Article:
The clipboard is where your data is stored when you copy or cut some text or an
image or a file or a folder. The clipboard is common across processes, which
means we can use the clipboard as a mechanism to transfer data between two
processes. Win32 gave us a Clipboard API with functions like
GetClipboardData which most of you might be familiar with. In .NET Microsoft
has encapsulated the functionality of most of these functions into some
classes. The most prominent of these classes is a class which has
been named aptly as
Clipboard. It's a very simple class with just
two functions. In this article, we'll see how to copy/paste text, images
and also how to maintain clipboard data in multiple formats.
I'd like to thank James Johnson for his amazing help while I
was fiddling with the clipboard. I didn't have a reference book to help
me, but that didn't matter much as James more than made up for it. Poor Mike Dunn had to suffer some .NET talk when he walked into
Bob's HungOut just as I was discussing an issue with James. Anyway
let's get on with things now.
Copying text into the clipboard
Clipboard class has a
function which is used to insert clipboard data. It takes an
argument in the single argument overload. In the other overload it takes
Object and a
bool variable, which we can set
true if we want the clipboard to persist even
after our application has exited. In our example program we'll use the
second overload as that seems to be the more common situation, where we
would want other programs to access what we have copied onto the
Retrieving text from the clipboard
Clipboard class also has a
GetDataObject function which returns an
IDataObject interface has a function called
GetDataPresent which we use to determine if the
IDataObject has data of a specific format. We can
use the static fields of the
DataFormats class to
verify that the format we expect is indeed available in the
true, we can then use the
function to retrieve the data format that we are expecting.
textBox1.Text = Clipboard.GetDataObject().GetData(DataFormats.Text).ToString();
textBox1.Text = "The clipboad does not contain any text";
Observe how I have copied some text from Notepad and pasted it into
our sample program. You can also copy text from our program and paste it
into Notepad. And I hope you like my XP theme and colors as well.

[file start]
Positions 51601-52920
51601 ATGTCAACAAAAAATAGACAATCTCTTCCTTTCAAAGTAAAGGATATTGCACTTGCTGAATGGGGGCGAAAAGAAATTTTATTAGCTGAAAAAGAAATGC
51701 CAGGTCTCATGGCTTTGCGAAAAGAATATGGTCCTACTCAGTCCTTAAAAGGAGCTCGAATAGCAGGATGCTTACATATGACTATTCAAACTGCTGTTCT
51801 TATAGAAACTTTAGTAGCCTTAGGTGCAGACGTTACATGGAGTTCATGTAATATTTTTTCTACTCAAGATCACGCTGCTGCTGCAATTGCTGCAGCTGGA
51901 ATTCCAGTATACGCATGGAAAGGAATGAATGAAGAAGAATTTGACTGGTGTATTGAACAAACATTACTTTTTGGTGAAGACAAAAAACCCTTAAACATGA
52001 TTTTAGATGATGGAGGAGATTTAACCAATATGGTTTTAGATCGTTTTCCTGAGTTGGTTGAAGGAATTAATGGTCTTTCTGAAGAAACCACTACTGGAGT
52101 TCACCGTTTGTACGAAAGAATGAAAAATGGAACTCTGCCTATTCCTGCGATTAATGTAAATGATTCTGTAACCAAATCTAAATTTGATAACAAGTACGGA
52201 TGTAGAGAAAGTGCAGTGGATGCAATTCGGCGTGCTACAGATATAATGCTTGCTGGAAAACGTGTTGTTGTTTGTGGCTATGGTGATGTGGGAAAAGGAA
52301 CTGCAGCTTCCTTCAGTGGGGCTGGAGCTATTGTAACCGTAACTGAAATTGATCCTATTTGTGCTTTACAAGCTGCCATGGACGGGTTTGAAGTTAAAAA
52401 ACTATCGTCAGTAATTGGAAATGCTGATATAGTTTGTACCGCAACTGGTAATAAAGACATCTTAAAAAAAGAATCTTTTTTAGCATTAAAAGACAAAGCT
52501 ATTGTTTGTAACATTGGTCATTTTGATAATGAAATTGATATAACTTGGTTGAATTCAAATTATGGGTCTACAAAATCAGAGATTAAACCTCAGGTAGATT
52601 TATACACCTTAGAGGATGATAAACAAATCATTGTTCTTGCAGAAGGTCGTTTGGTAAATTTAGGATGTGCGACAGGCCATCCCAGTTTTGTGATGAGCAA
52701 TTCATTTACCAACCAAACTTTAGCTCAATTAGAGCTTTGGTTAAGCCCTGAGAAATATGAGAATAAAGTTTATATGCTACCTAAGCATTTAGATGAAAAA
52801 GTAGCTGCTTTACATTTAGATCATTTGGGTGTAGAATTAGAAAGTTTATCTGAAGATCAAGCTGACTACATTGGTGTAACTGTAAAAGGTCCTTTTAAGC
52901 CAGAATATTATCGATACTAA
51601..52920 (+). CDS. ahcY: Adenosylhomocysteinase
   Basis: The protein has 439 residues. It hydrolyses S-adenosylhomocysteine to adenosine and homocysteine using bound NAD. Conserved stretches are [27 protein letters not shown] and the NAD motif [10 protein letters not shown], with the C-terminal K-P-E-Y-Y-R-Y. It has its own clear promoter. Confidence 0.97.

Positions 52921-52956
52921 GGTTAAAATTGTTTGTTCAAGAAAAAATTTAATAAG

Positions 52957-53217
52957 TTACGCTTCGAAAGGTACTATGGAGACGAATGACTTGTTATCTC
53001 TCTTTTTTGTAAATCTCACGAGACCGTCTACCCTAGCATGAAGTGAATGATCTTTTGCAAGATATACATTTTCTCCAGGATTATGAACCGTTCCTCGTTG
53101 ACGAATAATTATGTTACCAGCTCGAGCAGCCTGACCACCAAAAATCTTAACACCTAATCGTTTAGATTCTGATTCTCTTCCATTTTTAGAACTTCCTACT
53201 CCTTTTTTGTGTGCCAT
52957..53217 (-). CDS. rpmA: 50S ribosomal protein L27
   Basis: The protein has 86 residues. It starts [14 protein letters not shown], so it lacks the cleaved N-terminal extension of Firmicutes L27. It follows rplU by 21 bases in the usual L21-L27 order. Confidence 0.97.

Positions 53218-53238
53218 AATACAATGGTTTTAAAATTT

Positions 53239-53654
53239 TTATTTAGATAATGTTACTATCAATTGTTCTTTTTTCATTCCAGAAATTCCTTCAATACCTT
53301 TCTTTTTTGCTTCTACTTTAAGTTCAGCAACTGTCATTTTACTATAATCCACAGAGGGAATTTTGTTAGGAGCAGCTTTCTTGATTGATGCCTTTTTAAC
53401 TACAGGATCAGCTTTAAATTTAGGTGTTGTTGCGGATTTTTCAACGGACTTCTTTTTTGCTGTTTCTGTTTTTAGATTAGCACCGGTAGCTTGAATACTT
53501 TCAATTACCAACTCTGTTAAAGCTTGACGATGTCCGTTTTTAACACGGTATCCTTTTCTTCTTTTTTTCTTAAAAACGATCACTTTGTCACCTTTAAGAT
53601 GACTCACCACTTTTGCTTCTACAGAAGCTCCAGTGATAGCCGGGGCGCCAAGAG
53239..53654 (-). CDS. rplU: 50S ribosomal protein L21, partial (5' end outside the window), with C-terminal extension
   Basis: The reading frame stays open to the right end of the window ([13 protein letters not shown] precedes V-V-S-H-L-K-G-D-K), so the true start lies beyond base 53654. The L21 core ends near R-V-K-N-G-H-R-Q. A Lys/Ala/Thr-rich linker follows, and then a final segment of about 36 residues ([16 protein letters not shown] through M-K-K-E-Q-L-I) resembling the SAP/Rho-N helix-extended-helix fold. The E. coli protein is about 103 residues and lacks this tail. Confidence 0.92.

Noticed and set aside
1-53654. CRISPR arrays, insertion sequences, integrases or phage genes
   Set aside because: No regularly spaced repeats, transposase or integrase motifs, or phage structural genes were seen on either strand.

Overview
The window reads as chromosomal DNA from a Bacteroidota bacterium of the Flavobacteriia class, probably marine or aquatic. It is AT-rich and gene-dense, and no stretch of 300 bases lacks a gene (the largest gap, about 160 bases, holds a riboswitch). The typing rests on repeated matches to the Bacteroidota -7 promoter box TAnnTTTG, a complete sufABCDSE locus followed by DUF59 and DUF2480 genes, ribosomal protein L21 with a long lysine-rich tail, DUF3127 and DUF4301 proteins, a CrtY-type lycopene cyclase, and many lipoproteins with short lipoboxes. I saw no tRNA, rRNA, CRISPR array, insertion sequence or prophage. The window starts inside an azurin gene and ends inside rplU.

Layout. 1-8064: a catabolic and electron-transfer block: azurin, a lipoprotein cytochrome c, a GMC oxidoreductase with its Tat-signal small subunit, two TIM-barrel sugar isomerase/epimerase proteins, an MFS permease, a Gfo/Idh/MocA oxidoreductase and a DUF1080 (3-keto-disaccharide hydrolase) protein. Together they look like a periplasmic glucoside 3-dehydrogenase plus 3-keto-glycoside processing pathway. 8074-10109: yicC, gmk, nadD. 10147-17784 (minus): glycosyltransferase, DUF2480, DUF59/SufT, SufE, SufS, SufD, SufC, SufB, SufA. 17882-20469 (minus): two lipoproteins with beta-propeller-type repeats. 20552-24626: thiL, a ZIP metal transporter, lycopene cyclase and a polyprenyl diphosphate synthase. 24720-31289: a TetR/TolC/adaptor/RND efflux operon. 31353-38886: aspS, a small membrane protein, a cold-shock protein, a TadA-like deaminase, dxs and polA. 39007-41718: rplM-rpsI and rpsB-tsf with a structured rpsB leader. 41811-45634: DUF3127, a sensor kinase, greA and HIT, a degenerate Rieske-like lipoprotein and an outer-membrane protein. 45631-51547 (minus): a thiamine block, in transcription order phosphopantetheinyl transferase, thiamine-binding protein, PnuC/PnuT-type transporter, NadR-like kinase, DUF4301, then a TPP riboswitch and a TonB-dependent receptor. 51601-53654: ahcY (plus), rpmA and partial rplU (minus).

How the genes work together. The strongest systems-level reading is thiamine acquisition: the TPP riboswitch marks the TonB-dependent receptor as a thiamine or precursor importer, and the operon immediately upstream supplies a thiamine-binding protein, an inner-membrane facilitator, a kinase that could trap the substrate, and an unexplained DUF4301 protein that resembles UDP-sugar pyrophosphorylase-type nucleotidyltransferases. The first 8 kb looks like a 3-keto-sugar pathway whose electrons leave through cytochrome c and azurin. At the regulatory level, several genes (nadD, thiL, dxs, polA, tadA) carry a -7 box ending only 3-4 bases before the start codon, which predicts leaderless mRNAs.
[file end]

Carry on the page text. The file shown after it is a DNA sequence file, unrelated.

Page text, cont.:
Copying/Retrieving images from the Clipboard
This is exactly the same as in copying and pasting text except that
we use the
format instead of
pictureBox1.Image = (Bitmap)Clipboard.GetDataObject().GetData(DataFormats.Bitmap);
I have copied from Paint Brush into our sample program. You can then
copy something else using Paint Brush, come back to our program, copy
the image and paste back into Paint Brush. The image has stretched a bit
because I have set the
SizeMode property of
the Picture control to
Maintain multiple formats in the Clipboard
There are situations where you are not sure what kind of data the
target application of a copy/paste cycle is expecting in the clipboard.
In such cases we can maintain multiple data formats in the clipboard, so
that the target application can retrieve the data format it's expecting.
In our sample, we'll copy both the text in the edit box as well as the
image in the picture control into the clipboard. Now you can open Notepad
and paste into it the text as well as open Paint Brush and paste into it
the bitmap. I have provided a [Paste Both] button for ease of
demonstration. Just run a second instance of the sample program and we
can paste both the text and the image into the respective controls.
We make use of the
DataObject class which
IDataObject interface. We call the
SetData function twice, each time passing in a
different format data. We use the following override of the function :-
public virtual void SetData(
string format, bool autoConvert, object data );
The code is very straightforward. We create a
SetData twice, once with the text and
then with the image, then we add this
DataObject m_data = new DataObject();
Now you can paste both into Notepad as well as into any Graphics
application that allows you to paste a Bitmap into it.
Nish is a real nice guy who has been writing code since 1990 when he first got his hands on an 8088 with 640 KB RAM. Originally from sunny Trivandrum in India, he has been living in various places over the past few years and often thinks it’s time he settled down somewhere.
Nish has been a Microsoft Visual C++ MVP since October, 2002 - awfully nice of Microsoft, he thinks. He maintains an MVP tips and tricks web site - www.voidnish.com
where you can find a consolidated list of his articles, writings and ideas on VC++, MFC, .NET and C++/CLI. Oh, and you might want to check out his blog on C++/CLI, MFC, .NET and a lot of other stuff - blog.voidnish.com
Nish loves reading Science Fiction, P G Wodehouse and Agatha Christie, and also fancies himself to be a decent writer of sorts. He has authored a romantic comedy Summer Love and Some more Cricket
as well as a programming book – Extending MFC applications with the .NET Framework
Nish's latest book C++/CLI in Action
published by Manning Publications is now available for purchase. You can read more about the book on his blog.
Despite his wife's attempts to get him into cooking, his best effort so far has been a badly done omelette. Some day, he hopes to be a good cook, and to cook a tasty dinner for his wife.